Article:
WrestleMania VIII
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WrestleMania VIII
WrestleMania VIII
WrestleManiaVIII.jpg
Promotional poster featuring event headliners. Clockwise from top left: Sid Justice, Hulk Hogan, Ric Flair and Randy Savage.
PromotionWorld Wrestling Federation
DateApril 5, 1992
CityIndianapolis, Indiana
VenueHoosier Dome
Attendance62,167
Tagline(s)Friendship Torn Apart!
The Macho/Flair Affair!
Pay-per-view chronology
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WrestleMania chronology
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WrestleMania VIII was the eighth annual WrestleMania professional wrestling pay-per-view (PPV) event produced by the World Wrestling Federation (WWF, now WWE). It took place on April 5, 1992, at the Hoosier Dome in Indianapolis, Indiana.

The card included two main events,[1] both of which shared the official promotional poster. In the first, WWF World Heavyweight Champion Ric Flair defended his title against Randy Savage, and in the second, Hulk Hogan faced Sid Justice. As a consequence of the double main event, WrestleMania VIII carried two taglines rather than the usual one, those being "The Macho/Flair Affair!" and "Friendship Torn Apart!" WrestleMania VIII would also be the first time since the inaugural WrestleMania that the closing match was not contested for the WWF Championship.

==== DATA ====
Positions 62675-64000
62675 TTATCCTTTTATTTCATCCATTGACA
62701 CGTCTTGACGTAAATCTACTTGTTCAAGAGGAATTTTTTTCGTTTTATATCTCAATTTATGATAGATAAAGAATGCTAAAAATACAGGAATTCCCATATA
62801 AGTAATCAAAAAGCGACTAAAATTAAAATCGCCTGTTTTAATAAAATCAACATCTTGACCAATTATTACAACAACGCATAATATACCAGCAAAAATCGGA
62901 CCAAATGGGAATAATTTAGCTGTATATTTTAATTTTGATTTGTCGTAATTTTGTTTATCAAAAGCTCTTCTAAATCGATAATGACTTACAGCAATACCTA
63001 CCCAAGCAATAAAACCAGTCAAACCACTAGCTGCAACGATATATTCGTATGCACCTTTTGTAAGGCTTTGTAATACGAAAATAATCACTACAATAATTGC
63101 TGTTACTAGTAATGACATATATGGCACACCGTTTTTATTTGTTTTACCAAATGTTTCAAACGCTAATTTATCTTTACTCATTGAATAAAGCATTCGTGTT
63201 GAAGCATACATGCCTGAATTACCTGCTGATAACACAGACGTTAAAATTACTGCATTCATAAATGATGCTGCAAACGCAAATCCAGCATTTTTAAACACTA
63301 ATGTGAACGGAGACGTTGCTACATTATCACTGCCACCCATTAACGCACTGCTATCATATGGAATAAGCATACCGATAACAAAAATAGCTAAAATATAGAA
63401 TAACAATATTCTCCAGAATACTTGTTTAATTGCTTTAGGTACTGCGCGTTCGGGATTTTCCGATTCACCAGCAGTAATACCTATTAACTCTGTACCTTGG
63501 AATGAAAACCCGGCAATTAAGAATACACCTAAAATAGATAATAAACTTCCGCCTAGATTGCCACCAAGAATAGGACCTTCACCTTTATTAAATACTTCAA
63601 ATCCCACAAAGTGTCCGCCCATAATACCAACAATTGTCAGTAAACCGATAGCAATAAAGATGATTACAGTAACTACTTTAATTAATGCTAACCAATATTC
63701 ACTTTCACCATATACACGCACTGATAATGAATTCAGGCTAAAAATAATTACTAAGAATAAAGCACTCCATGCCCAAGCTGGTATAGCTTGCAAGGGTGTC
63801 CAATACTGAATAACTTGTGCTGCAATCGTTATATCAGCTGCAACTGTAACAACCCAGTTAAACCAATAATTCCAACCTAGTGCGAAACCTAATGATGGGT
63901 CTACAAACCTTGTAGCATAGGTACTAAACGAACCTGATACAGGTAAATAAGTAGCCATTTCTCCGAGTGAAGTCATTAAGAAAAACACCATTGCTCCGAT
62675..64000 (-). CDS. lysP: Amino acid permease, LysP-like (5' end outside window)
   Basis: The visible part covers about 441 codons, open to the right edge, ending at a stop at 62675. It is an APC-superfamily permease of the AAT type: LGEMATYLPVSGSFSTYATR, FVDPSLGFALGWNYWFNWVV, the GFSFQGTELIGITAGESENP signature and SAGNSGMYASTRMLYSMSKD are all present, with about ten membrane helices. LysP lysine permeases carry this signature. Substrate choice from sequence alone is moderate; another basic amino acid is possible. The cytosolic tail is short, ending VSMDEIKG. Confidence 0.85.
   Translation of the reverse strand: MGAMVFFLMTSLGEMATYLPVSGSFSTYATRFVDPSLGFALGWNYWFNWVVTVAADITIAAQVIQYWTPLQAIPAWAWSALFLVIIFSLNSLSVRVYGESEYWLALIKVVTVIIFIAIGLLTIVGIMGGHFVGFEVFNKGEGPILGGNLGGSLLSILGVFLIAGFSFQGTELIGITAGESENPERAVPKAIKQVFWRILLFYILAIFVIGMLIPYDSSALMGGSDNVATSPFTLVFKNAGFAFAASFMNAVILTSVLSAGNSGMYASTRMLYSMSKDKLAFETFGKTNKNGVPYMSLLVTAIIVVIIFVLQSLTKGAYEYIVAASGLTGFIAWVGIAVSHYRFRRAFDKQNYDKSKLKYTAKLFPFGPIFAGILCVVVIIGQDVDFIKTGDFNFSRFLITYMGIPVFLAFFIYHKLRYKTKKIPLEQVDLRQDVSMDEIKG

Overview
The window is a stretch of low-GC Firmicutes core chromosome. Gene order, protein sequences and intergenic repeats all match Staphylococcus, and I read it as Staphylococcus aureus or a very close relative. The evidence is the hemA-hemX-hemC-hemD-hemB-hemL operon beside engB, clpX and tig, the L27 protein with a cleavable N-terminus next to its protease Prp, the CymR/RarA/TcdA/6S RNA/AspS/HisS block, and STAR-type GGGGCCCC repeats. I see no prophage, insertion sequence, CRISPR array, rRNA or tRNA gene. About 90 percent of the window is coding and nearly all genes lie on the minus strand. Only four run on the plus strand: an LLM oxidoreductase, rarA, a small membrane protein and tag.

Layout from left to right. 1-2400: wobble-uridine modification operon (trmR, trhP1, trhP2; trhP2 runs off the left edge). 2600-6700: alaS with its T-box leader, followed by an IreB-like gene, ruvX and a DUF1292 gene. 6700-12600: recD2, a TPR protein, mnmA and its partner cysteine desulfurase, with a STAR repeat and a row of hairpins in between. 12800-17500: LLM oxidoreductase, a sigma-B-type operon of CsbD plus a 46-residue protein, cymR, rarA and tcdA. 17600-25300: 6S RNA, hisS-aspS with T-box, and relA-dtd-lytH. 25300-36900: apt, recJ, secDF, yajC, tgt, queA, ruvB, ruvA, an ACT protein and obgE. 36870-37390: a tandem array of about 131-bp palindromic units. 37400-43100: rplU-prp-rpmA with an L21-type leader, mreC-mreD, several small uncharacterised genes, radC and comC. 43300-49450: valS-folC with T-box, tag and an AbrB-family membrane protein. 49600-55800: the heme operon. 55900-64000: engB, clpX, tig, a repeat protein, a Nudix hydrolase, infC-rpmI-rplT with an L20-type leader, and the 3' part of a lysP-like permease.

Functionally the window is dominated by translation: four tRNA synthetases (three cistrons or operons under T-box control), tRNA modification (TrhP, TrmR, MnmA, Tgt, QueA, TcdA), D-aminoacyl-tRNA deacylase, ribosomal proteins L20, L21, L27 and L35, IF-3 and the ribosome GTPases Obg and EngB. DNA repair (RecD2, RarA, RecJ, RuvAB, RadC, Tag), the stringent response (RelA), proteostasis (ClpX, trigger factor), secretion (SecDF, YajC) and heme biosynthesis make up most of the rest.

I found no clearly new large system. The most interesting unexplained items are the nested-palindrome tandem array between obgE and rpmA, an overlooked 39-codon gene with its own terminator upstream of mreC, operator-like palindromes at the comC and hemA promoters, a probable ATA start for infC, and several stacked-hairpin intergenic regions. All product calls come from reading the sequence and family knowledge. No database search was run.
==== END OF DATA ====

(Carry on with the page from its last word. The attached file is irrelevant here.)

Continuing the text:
Notable matches on the undercard included WWF Intercontinental Heavyweight Champion Roddy Piper defending against Bret Hart, and WWF Tag Team Champions Money Inc. defending against The Natural Disasters.

Production

Background

WrestleMania is considered World Wrestling Federation's (WWF, now WWE) flagship event, having first been held in 1985. It has become the longest-running professional wrestling event in history and is held annually between mid-March to mid-April.[2] It was the first of WWF's original four pay-per-views, which includes Royal Rumble, SummerSlam, and Survivor Series, which were eventually dubbed the "Big Four".[3] It eventually became described as the Super Bowl of sports entertainment.[4]

Country Singer Reba McEntire sang a rendition of "The Star-Spangled Banner" before the show. Family Feud host Ray Combs was a guest ring announcer for the eight-man tag match.